What is ‘due on sale?’ Basically, it involves the inheritance of a mortgaged home from a deceased relative.
Losing a loved one is never easy. As well as getting used to not having that person around, you may find yourself with quite a lot of legalities to sort out. If your loved one owned their home, you might even find they’ve generously left it to you in their will.
But then, inheriting a house isn’t always smooth sailing. It can become a huge financial burden, depending on the circumstances.
If the home is already mortgaged, and there’s a balance outstanding, you may find that you have to pay off the rest of the loan in only a short time. The length of this period depends on the terms of the original mortgage agreement, and your relationship to the person you inherited the property from.
Figuring out the details
If you inherit a home with a mortgage, take a look at the mortgage documents the original owner signed when they bought the house. The records often include a clause called ‘due on sale,’ which states that the entire outstanding amount is immediately payable, if the property ownership transfers to someone else before the loan is paid.
The death of an original owner and the subsequent inheritance of the house constitutes a transfer of ownership. If a ‘due on sale’ clause is included in the contract, it may be triggered, and you may be made to either pay the amount or sell the property.
Does ‘due on sale’ affect you?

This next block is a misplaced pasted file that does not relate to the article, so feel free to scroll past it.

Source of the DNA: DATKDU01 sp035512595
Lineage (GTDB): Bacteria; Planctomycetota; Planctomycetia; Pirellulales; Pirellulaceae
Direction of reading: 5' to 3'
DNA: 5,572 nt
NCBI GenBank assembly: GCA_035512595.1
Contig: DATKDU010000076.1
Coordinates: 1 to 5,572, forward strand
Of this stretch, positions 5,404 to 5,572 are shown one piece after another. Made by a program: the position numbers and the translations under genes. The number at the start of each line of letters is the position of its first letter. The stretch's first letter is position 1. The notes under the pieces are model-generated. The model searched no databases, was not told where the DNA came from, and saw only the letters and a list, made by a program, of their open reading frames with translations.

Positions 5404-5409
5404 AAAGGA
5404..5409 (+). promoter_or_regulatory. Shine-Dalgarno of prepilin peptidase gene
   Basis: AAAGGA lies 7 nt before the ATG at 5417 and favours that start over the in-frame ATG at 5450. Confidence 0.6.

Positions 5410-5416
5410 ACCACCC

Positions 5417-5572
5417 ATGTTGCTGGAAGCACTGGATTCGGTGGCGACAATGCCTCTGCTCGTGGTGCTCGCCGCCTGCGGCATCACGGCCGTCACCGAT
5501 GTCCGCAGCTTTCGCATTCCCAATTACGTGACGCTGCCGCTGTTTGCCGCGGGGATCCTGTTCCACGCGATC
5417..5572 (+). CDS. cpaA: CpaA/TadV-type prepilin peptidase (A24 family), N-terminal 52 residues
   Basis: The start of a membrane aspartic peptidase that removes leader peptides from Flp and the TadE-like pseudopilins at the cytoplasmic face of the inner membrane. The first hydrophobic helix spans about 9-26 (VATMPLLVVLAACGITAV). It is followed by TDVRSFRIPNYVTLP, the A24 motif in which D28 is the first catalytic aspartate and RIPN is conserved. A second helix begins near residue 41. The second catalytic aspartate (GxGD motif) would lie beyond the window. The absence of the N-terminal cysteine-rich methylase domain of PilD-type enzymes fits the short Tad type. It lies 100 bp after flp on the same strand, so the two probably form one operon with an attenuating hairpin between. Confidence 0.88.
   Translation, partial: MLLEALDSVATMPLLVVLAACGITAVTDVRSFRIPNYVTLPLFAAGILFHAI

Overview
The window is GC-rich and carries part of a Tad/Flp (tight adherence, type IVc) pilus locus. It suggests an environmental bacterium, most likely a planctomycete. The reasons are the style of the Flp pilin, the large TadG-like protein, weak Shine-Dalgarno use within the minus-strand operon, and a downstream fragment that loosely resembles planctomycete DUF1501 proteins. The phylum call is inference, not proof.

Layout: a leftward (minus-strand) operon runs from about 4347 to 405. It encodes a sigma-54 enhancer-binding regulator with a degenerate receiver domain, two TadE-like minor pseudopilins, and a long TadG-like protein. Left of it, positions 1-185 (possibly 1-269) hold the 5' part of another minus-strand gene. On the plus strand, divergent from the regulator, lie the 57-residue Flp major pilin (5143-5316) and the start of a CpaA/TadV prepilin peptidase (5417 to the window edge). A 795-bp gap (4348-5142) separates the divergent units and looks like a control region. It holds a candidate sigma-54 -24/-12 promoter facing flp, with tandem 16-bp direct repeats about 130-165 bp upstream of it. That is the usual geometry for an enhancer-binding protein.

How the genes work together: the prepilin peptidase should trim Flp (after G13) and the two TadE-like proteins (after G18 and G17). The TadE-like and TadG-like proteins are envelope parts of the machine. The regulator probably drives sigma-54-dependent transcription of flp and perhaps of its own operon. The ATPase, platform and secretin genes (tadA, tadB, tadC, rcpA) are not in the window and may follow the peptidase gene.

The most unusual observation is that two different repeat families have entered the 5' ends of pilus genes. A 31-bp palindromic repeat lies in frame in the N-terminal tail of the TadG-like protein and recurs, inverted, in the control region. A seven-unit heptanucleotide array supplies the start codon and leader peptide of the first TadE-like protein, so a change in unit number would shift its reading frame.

Federal law allows some exceptions to the ‘due on sale’ clause. The Garn-St Germain Depository Institutions Act of 1982 allows a close relative who inherits property to simply begin making regular payments on the mortgage and take ownership of the property, rather than having to pay off the whole loan right away.
Most commonly, if there’s a surviving partner or spouse who’s jointly named on the mortgage, they can also just take the mortgage on, and begin making solo payments on it.
‘Due on sale’ generally only comes into force when a non-relative inherits the property. However, most mortgage lenders will still allow most people to just assume the mortgage, provided they are financially able to make the payments.
If a mortgage lender wishes to enforce ‘due on sale,’ they have to give a 30-day ‘notice of acceleration’ to allow a minimum level of time to pay off the loan. For joint tenants or relatives named jointly on the mortgage, these mortgages can only be assumed in properties with five or fewer dwellings. If the property is an apartment building with more than five apartments, for example, ‘due on sale’ would be immediately enforceable even if a close relative inherited it.
Mortgage – in reverse
A reverse mortgage allows homeowners to receive cash for the equity in their home, and then repay the loan when they move out. If an owner with a reverse mortgage passes away, their estate must usually pay off the entire mortgage within six months. If you inherit a reverse-mortgaged home, you’ll likely have to clear the balance, sell the house, or try to get a new, standard mortgage to keep it.
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